Sunday 13th November 2022

EZEKIEL 24, 25, 26 and 27

The Lord is very precise in his timing.  “Make sure you record this date, Ezekiel”, he instructed in chapter 24.  On the tenth day of the tenth month of the ninth year of King Zedekiah’s reign in Jerusalem (January 15th 588 BC, in our calendar), the King of Babylon began the final siege that would end in the capture and destruction of Jerusalem.  The rebellious Jews were like meat and bones in a cooking pot (the city) and a fire of God’s judgment was being lit under that pot.  These ‘choice’ pieces of meat (as they called themselves) who thought that they had been spared exile nine years previously – ‘obviously as a result of their innate goodness’ – were about to receive the shock of their lives!  For God was not just about to cook the meat well, but he was going to burn it to a cinder and melt away the evil impurities with the blowtorch of his wrath.  The much-threatened time had finally come!

The price of being a true prophet of the Lord was huge; not only did Ezekiel have to put up with being mocked and threatened, then ignored and abused in equal measure, he was also required to ‘act out’ many of the prophecies that God was bringing through him.  The most terrible of all was to reflect the loss of the Lord’s sanctuary that Israel was about to suffer as a result of the siege.  And God’s way of enacting the severity of that loss was to cause Ezekiel to suddenly lose his wife!  “Son of man, with one blow I am about to take away from you the delight of your eyes.  Yet do not lament or weep or shed any tears… do not mourn for the dead”.  It happened the following day, just as the Lord had said (and the day that the Jerusalem temple was burned to the ground).  What a price to pay for serving the Lord so faithfully in the prophetic ministry!

Why did God demand such a heavy sacrifice, and why did he forbid Ezekiel to make any public display of grief – in a land where public grief was not only normal but almost demanded?  It was to underline the grief God felt over his people, but more importantly, to show rebel Israel that God’s justice was more important than his feelings towards his temple, his people and the system of sacrifices and offerings that the Lord himself had established.  “I desire obedience more than sacrifice”, he had already stated.  But for Ezekiel this must have been of small comfort, so very hard to endure, and it must had demanded a huge degree of faith in the coming Kingdom of Heaven – the only thing that made sense of the futility and hurt of living in the present age.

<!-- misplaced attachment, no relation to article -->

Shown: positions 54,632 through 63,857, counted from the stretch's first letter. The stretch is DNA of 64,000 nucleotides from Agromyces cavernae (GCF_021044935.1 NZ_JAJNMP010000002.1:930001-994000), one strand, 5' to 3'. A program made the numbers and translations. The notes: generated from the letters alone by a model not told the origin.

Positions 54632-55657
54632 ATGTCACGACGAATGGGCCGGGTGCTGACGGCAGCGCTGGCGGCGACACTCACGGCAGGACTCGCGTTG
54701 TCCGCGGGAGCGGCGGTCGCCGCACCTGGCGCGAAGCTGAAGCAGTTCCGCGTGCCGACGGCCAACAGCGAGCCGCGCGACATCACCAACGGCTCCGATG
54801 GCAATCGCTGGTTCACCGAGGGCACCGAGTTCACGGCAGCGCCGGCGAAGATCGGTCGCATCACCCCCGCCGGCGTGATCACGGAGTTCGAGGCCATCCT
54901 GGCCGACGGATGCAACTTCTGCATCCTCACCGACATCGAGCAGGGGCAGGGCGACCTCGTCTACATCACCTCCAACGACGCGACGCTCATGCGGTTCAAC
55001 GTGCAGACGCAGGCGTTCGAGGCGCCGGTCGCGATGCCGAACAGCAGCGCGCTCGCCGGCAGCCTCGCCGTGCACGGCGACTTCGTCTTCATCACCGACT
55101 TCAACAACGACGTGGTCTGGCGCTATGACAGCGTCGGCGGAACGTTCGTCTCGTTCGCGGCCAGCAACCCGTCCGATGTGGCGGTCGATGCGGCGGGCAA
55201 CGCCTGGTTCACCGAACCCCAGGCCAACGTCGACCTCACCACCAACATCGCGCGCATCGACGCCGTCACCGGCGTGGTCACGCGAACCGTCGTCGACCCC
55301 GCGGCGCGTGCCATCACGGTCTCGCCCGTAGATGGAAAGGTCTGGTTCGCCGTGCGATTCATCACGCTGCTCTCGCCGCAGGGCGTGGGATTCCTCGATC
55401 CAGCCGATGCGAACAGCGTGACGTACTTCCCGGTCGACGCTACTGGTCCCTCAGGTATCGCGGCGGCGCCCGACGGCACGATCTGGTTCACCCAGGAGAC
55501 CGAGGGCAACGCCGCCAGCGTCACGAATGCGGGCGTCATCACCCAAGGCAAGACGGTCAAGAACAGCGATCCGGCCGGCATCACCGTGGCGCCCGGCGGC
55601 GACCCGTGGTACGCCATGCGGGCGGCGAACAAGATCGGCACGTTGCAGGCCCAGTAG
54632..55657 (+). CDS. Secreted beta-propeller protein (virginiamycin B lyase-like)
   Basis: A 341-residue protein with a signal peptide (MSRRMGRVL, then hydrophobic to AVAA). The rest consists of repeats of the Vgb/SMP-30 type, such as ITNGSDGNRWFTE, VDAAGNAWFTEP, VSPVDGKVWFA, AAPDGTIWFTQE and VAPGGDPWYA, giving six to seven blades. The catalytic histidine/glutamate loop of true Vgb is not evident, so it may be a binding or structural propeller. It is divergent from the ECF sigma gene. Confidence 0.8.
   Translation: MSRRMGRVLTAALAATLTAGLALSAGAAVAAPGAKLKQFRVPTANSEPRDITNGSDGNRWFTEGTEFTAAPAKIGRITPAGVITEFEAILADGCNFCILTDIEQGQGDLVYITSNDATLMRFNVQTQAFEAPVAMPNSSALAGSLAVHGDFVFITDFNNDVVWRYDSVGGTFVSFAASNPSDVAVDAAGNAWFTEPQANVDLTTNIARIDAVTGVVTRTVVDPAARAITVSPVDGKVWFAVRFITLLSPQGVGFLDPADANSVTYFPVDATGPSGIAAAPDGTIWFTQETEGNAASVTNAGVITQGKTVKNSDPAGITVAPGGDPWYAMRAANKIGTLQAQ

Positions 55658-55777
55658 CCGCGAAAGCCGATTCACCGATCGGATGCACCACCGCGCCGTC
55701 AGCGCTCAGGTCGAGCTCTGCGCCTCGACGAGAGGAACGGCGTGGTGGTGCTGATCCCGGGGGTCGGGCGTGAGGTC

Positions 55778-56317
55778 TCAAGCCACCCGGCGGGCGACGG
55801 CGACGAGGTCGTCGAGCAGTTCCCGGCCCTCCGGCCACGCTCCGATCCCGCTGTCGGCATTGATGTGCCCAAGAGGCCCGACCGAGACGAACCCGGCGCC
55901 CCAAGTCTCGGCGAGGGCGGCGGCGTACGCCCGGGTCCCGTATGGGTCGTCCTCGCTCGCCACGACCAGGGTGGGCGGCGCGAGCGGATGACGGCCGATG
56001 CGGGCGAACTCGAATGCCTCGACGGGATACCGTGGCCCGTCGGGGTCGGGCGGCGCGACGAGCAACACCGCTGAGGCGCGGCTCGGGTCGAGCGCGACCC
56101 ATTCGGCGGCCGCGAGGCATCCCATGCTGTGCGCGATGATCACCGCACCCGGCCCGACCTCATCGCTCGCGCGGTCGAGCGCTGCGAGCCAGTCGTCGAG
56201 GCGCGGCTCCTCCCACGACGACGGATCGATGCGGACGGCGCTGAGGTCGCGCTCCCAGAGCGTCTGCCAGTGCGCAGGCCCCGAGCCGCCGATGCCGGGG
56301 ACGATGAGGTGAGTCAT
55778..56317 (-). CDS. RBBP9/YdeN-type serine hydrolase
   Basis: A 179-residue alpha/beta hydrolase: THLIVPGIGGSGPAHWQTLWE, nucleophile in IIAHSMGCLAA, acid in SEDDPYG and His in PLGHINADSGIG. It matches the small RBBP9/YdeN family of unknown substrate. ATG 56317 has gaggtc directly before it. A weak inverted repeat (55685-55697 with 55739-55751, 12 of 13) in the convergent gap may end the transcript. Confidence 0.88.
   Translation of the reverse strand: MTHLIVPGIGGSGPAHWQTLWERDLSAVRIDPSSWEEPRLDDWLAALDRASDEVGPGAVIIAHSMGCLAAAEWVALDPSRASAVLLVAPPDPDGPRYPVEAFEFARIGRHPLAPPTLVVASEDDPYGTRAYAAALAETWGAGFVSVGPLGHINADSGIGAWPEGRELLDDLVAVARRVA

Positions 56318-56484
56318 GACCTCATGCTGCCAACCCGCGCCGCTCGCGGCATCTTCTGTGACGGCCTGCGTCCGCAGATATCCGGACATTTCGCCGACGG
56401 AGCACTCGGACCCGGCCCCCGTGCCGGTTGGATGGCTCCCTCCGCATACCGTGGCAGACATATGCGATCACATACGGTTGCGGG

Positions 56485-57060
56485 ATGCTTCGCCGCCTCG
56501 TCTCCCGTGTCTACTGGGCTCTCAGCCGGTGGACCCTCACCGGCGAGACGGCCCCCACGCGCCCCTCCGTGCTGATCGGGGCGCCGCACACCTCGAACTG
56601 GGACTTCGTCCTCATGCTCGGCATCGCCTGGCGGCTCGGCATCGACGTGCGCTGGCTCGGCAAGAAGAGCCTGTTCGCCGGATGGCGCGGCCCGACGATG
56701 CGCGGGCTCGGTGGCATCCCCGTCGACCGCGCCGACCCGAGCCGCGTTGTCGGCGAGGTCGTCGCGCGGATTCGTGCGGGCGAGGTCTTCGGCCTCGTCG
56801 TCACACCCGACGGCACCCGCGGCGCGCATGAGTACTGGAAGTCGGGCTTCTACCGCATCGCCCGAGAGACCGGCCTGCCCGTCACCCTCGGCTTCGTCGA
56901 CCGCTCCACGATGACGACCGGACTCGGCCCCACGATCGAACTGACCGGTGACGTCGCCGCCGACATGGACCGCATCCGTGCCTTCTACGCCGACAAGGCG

Then follows in chapters 25-27 a series of judgments over Ammon, Moab, Edom, Philistia, and Tyre, in punishment for the manner in which they had treated Israel/Judah and gloated over Jerusalem’s demise.  Tyre actually gets three whole chapters of prophecy and lament.  It was an island fortress that had an extra harbour on the mainland.   God promised to send invading nations against Tyre: “…like the sea casting up its waves” (26:3).  There were two phases of war against the city, separated by many hundreds of years.  The first, involving Nebuchadnezzar, caused the destruction of the mainland city; the second related to the eventual capture and total destruction of the island fortress after a seven-month siege by Alexander the Great in 332 BC.  After that it was never rebuilt and became a place for spreading out fishing nets.

Chapter 27 is a lament over the fallen city, which had been so full of pride and self-importance: “I am perfect in beauty”.  All those trading nations who had done good business with Tyre would be shocked to the core.  Who could believe that such an impregnable fortress would finally fall!

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